As a start, the team set a goal of generating actual sales to three of the top 15 largest labels – none of whom had ever bought closures from them.

Since large buyers typically have a 6-18 month cycle to test new closures, this goal represented a steep hurdle, and the CEO was skeptical: “There’s no way they can do this. I’ll be happy if they can get one of the big companies to buy.”

In fact they landed four. In 100 days.

They started by developing alternative approaches to virtually every element of the buying process, from who they contacted to how they positioned their product and the company. These new approaches engaged a broader set of stakeholders at target accounts, generating deeper understanding of how their closures could add value to major accounts’ business goals. And they were able to partner with customers to shorten the sales cycle, challenging long held assumptions about the length of time major accounts needed to make purchase decisions.


While China represents an enormous wine export opportunity, the company had been unable to develop a market for its closures among wine exporters. A cross-functional team with members from China, Australia and France set out to find ways to convince wine exporters to convert to their closures for wine exported to China. Because cork quality isn’t a key selling point for China, the team quickly realized it needed a new value proposition. After testing different possibilities, the team realized that its extensive knowledge of the local Chinese wine market (gained from its Chinese domestic wine closure business) offered significant value for

exporters looking to expand in China.

That insight enabled them to develop and test a new value proposition based on offering knowledge of and access to local Chinese wine markets to those exporters who converted to their closures.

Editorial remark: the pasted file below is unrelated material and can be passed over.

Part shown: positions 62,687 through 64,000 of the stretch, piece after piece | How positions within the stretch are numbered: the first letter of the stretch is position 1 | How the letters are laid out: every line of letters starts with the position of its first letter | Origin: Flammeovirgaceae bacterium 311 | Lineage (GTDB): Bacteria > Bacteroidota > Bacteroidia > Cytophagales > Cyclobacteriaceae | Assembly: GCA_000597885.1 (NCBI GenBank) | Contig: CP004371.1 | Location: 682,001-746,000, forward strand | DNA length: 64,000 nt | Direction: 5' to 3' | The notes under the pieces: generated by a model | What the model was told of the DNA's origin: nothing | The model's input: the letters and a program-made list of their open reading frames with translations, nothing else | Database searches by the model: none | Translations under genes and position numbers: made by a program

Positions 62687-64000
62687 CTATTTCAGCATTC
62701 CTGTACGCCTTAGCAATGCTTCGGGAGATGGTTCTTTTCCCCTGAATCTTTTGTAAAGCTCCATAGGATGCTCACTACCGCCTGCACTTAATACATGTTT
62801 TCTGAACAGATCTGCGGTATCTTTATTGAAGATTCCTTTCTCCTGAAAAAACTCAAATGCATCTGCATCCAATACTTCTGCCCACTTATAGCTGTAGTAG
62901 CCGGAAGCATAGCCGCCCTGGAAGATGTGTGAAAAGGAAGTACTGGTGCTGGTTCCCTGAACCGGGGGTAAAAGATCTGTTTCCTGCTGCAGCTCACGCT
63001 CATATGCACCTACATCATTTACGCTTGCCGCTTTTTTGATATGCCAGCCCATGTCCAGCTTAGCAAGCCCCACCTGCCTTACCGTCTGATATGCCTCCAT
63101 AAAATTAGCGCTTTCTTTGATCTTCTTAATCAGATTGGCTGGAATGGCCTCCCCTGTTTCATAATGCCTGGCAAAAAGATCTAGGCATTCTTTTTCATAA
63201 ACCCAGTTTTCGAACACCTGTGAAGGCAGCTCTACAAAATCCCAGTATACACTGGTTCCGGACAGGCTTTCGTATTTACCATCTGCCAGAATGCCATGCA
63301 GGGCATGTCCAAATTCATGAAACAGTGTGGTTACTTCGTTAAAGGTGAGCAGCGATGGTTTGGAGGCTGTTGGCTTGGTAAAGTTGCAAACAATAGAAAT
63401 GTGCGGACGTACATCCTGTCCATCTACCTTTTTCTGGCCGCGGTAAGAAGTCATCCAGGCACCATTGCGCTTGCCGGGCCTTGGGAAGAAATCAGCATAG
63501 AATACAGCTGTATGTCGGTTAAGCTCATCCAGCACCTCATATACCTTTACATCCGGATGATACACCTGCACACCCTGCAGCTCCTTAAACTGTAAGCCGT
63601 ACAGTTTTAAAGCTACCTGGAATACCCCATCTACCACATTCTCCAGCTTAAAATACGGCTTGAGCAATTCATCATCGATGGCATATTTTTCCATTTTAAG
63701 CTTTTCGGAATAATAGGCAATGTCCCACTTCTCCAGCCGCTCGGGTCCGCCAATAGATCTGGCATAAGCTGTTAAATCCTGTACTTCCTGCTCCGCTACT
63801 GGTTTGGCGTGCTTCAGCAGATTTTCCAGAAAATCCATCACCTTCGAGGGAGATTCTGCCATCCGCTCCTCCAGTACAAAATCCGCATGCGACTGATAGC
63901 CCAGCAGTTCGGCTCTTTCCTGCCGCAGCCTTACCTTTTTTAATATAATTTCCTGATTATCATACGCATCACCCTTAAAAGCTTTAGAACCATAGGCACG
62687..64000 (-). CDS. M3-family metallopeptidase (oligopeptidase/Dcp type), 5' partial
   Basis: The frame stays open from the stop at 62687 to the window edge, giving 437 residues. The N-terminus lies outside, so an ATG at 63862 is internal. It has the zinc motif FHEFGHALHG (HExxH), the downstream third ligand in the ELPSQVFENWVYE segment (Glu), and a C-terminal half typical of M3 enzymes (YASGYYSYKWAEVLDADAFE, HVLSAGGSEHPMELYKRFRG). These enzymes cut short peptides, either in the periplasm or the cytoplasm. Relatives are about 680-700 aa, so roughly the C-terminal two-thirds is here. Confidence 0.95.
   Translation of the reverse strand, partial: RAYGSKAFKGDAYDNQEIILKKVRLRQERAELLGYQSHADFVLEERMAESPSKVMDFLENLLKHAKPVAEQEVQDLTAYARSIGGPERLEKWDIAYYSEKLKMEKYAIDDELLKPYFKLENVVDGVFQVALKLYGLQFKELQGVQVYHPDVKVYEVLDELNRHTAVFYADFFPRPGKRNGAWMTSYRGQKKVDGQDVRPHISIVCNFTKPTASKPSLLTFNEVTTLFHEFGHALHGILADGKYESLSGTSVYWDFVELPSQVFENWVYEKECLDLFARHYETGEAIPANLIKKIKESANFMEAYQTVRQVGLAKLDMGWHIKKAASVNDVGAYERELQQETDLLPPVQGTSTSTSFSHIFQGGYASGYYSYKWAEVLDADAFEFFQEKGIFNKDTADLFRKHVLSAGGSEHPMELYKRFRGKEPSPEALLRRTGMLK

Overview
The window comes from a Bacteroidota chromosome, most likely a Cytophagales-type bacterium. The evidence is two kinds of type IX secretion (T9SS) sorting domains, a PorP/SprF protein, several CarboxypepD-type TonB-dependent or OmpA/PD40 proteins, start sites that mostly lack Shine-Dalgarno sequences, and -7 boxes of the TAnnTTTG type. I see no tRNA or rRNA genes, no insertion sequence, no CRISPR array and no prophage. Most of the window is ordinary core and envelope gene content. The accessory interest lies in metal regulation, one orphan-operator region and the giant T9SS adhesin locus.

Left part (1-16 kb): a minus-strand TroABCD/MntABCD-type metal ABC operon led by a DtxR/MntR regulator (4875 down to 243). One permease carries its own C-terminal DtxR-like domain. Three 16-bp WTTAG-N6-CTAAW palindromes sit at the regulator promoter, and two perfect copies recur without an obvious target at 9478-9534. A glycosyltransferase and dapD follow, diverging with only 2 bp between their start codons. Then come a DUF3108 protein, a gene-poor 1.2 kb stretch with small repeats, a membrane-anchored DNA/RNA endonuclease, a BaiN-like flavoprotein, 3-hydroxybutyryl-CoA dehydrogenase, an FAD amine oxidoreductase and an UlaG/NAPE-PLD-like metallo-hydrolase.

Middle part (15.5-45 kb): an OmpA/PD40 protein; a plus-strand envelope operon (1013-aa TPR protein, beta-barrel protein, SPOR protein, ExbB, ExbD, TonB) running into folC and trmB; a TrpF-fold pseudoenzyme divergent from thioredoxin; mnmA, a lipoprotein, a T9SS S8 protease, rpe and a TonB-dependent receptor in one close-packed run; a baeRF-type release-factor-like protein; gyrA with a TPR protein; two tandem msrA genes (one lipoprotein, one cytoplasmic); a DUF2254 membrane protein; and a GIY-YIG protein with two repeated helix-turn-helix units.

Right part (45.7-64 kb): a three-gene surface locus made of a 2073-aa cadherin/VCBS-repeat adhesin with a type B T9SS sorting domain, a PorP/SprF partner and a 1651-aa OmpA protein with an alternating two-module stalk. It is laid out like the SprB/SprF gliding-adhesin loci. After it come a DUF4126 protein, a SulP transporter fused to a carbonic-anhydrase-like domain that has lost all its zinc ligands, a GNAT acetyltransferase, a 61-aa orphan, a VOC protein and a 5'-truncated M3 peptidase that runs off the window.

This innovative approach has opened up one of the largest markets in the world. Within 100 days the team obtained orders for 200,000 bottles and created a pipeline of an additional 12 million bottles of demand from French and Australian exporters who had not previously considered their closures.


The result of these efforts benefited the company in multiple ways.

In the near term, the company made real progress against its growth challenges. Each team generated significant revenue in a matter of months – not years – in areas that had been ongoing sources of frustration and poor performance.

Delivering these results over accelerated time frames stimulated new

levels of learning and thinking. Each team identified and validated innovations to their go to market strategies that could significantly impact growth across the company.

And because these new innovations were backed up by actual results that were far beyond what the company had come to expect, translating them into stronger organizational capabilities was far more successful than typical change efforts, with faster uptake and greater willingness by the broader organization to embed these innovations in their markets.